All the stuff you never knew you needed to know about life in rural France.....and all the stuff the books and magazines won't tell you.

Wednesday 24 June 2009

Calling the bottom of the market

Chateau de LangeaisImage via Wikipedia

I want to sell my house. Not the one in which I live, but a smaller one that I used to rent out. Now, I have the same magic touch with housing as Gordon Brown had on the gold market when he sold piles of the U.K. gold reserves at rock bottom prices, so, once I have sold my house, you will know that the bottom of the housing market in France has been called and that prices are set to soar.

I no longer wish to rent. Tenants have more and more rights as against owners, and requirements for owners are becoming more and more onerous. I am not a Rachman, and I jib at having to pay out for an 'diagnostique' before I can covers things like the state of the woodwork, the electricity, asbestos, lead, a test on the level of insulation all very right and proper, but in my case it costs about 1000 Euros. With rent at about 350 a month, it is not inviting. Then there is the question of non paying tenants.....not much you can do to get your money back if they do a moonlight flit while if they have children they can thumb their noses at you between November and May as you cannot evict 'vulnerable' people in these chilly months of the year. By the time the tax treatment of rent is taken into consideration, the game is not worth the candle....and I'm getting no younger. I'm tired of telephone calls telling me that the loo is blocked - answer, you let the toddler shove paper towels down it, you clear it - that a window is broken, or whatever else people think is my responsibility. I even had one bright spark who dug out my beds of flowering shrubs to replant them with bedding plants from the garden centre but the best was a couple who had arranged insurance on the house, a building dating from the late eighteenth century with granite window surrounds, who sent me the estimate for the blinds the insurance company deemed necessary....plastic roller blinds whose fitting would entail chopping into the stone!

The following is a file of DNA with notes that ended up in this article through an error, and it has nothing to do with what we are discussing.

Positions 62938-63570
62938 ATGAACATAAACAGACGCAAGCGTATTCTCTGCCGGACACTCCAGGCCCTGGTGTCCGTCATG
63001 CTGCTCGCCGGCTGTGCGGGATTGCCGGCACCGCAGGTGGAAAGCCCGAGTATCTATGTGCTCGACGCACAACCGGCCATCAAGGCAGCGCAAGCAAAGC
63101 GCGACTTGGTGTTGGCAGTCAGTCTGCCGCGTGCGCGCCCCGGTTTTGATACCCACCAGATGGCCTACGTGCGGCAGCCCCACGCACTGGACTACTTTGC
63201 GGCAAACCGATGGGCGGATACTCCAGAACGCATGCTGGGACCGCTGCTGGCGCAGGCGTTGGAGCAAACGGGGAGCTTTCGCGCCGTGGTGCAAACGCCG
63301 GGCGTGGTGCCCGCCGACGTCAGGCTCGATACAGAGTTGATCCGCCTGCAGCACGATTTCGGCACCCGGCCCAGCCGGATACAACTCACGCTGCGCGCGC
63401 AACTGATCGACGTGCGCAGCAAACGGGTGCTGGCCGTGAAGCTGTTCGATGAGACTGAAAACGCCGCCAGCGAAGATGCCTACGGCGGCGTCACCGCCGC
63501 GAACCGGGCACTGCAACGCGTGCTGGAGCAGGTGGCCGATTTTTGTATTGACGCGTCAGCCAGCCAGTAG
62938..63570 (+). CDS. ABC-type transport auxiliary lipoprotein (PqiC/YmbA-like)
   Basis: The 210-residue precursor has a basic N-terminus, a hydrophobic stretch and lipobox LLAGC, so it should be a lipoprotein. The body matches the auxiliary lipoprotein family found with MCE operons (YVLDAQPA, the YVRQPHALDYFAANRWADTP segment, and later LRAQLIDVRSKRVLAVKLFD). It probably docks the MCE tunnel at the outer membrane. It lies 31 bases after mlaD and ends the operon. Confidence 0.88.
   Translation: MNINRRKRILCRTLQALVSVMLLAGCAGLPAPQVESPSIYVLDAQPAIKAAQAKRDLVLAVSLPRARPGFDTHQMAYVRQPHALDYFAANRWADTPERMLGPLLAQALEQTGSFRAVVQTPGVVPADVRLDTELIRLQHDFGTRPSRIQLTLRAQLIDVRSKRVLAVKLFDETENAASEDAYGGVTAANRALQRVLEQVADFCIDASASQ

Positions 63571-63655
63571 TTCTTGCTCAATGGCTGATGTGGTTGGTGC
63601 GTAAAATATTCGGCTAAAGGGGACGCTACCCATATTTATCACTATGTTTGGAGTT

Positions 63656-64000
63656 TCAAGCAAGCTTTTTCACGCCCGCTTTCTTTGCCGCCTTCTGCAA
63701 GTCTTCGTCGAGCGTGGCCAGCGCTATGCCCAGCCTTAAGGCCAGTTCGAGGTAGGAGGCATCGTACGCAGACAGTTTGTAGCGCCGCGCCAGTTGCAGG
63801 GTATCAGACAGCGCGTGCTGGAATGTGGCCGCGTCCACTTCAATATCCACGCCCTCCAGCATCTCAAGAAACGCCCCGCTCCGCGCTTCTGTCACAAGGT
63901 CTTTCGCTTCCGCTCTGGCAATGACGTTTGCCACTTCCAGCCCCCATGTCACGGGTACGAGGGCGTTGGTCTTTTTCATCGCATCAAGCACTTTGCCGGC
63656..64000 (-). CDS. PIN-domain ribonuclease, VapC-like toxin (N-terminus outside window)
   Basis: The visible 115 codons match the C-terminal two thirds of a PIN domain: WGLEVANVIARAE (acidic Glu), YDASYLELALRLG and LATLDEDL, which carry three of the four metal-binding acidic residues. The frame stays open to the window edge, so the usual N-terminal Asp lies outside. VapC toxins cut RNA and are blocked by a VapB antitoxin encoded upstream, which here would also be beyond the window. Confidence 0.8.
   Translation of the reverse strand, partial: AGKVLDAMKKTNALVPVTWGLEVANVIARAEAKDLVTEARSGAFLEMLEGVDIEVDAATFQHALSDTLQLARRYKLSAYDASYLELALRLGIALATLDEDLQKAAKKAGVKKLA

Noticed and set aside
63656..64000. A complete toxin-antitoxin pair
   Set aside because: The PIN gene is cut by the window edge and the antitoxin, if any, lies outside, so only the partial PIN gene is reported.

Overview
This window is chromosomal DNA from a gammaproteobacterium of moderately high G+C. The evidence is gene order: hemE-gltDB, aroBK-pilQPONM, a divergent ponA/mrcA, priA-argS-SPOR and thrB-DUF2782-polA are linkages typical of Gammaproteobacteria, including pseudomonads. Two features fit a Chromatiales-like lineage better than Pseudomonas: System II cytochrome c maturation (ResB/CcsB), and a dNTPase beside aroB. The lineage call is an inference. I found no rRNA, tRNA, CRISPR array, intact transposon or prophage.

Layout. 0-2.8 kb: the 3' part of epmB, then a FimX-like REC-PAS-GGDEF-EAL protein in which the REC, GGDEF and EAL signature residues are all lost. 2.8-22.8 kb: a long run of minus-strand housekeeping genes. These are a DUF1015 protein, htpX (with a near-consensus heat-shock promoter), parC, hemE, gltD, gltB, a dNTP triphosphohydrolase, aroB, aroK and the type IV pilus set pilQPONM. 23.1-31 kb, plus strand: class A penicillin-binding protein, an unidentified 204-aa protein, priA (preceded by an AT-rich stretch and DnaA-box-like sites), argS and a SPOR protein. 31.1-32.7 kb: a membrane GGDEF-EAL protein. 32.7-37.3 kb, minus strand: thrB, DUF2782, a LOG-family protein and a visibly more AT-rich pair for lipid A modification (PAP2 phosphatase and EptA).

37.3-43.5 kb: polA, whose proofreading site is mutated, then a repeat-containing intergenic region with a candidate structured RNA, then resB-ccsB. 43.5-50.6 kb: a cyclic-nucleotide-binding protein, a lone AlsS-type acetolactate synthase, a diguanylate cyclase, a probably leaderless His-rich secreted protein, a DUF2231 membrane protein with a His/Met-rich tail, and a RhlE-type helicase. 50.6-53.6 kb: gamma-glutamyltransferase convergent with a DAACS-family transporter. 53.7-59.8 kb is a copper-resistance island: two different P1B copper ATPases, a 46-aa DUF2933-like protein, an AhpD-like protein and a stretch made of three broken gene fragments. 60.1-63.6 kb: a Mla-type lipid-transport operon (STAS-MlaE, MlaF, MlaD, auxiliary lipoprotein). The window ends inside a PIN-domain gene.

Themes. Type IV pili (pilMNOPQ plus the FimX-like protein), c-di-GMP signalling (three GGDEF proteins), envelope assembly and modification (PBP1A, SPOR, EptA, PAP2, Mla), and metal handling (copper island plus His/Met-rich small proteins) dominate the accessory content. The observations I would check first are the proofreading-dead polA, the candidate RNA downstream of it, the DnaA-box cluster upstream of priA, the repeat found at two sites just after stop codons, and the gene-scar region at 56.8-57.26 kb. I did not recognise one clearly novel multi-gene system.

Enough! All this is behind me and a new era opens, that of the estate agent.

In this area, we are unfortunately off the main tourist drag, or even in these hard times, the house would sell without a problem. However, the top class agents' offices are more than 50 kilometres away, and no French agent worth his salt will take a client that far from base. Where would they get lunch? I am left with local French and local English agents who have widely differing working styles.

In the glory days of house sales to the Brits, nearly every tin pot French agency had english speaking staff. These typically worked on a commission only basis, and a few remain, clinging on grimly only because their agencies have no one French who can speak English and even if they have no English buyers, they have any amount of English sellers who can't speak French! Some of the old regulars I know well, even if only by repute. I have been here a long time! The relative newcomers are an unknown quantity, but can provide entertainment. I was explaining to one of them that I was waiting for the plumber to finish an overhaul and had been waiting, as is not uncommon in rural France, for some months. He beamed at me and announced soapily

'But that is what we all love about France, don't we?'